Turns out today's young pregnant women are more depressed than their mothers were 25 years ago, according to a study published last month in the Journal of the American Medical Association. In fact, rates of depression in pregnant women today are 51 percent more common than they were back in their mothers' time. This study from the U.K. was the first to compare prenatal depression in women across generations.
Mothers from different maternity centers who were pregnant with a due date sometime between 1990 to 1992 were invited to participate in the study. Years later, the children of those women who became pregnant between 2012 and 2016 were asked to join as well. If the mother had a male child, his pregnant partner was the one participating in the study. All participants needed to be in the 19- to 24-year-old age range during the study periods.
The group of women pregnant from 2012 to 2016 had higher scores on the Edinburgh Postnatal Depression Scale than their mothers, who were studied back in the early 1990s.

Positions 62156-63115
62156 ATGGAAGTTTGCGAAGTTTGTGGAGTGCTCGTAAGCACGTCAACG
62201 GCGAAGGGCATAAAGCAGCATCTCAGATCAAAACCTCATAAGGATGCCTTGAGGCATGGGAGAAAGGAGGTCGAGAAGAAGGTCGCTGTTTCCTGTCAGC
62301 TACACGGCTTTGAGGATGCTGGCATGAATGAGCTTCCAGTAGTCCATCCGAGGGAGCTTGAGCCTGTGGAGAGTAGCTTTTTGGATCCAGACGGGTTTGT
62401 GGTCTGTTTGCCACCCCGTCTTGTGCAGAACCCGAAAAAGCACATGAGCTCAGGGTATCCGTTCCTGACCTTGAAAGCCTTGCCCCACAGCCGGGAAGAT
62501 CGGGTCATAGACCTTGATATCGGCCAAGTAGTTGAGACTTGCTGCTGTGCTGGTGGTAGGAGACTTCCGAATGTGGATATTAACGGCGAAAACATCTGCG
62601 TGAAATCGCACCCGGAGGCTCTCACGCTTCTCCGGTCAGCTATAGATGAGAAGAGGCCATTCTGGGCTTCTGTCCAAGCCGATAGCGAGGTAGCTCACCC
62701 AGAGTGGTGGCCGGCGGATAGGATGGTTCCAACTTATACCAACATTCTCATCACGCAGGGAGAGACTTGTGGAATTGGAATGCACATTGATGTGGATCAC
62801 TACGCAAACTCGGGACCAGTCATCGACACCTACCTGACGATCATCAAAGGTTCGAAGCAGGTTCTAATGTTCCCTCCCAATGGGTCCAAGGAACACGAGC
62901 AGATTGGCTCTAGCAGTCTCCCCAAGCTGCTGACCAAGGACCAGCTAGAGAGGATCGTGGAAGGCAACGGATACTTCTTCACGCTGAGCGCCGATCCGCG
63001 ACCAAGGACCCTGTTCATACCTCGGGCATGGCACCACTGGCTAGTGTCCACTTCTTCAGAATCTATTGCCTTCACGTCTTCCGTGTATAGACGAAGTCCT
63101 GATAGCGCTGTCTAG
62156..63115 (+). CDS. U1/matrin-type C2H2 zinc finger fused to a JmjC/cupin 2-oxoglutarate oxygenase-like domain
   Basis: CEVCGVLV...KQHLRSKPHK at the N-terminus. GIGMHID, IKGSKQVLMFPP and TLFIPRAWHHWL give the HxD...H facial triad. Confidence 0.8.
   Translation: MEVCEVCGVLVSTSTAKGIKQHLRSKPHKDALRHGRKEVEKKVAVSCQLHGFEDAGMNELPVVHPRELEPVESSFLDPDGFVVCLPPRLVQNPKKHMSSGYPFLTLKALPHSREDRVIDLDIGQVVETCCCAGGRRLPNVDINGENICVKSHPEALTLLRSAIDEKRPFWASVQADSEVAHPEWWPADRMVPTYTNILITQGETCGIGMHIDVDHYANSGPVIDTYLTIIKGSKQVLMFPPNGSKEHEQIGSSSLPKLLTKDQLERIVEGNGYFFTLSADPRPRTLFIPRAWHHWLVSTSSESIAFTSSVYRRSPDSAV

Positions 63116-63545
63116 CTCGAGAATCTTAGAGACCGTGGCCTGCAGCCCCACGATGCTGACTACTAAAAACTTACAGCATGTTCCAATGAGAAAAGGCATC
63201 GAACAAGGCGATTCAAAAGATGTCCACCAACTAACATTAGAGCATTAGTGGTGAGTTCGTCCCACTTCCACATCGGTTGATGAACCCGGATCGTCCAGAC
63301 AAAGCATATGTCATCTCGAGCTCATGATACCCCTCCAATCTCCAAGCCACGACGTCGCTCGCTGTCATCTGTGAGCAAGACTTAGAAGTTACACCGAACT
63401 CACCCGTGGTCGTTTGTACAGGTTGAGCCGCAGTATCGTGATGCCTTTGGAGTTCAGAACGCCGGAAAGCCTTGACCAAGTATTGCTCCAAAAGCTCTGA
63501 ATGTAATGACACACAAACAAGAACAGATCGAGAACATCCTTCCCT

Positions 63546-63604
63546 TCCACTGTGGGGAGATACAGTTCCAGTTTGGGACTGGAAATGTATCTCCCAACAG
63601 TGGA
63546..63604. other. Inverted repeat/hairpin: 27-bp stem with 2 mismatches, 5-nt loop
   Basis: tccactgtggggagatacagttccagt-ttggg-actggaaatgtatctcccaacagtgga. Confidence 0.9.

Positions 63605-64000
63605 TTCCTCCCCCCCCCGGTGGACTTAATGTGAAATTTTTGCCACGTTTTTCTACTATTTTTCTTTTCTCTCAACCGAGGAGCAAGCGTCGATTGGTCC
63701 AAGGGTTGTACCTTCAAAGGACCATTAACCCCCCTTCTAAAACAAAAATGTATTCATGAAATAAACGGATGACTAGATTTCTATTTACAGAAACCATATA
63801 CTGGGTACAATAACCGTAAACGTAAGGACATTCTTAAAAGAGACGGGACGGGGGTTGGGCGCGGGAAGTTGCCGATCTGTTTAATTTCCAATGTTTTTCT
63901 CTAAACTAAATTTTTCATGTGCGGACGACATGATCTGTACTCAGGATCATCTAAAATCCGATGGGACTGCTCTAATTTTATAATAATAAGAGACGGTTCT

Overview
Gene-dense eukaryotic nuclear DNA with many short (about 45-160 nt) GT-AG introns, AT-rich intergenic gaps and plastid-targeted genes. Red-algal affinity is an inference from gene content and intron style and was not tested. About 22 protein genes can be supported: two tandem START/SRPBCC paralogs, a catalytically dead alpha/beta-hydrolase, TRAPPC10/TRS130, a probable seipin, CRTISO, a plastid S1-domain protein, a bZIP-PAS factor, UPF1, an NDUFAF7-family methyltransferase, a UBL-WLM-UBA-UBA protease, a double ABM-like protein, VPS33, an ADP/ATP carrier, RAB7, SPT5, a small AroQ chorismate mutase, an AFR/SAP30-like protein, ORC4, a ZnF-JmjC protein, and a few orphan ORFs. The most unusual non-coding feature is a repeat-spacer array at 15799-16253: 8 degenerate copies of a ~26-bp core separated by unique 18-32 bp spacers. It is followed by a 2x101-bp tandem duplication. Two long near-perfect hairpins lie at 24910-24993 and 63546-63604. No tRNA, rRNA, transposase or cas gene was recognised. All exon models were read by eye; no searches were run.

Since a mother’s prenatal depression can be a risk factor for her child to experience direct effects such as behavioral and cognitive issues, as well as increase the chances of experiencing depression herself, these results are important. Six out of 10 women who have depression don’t even receive a diagnosis, according to the Centers for Disease Control and Prevention.
While not everyone whose mothers had depression will automatically become depressed, it’s something that affected young women entering pregnancy should be aware of. This study also highlights the continual need to screen and properly treat pregnant women, especially those who have other risk factors.
In order to do that, the conversations about not only postpartum depression, but also prenatal depression, need to continue.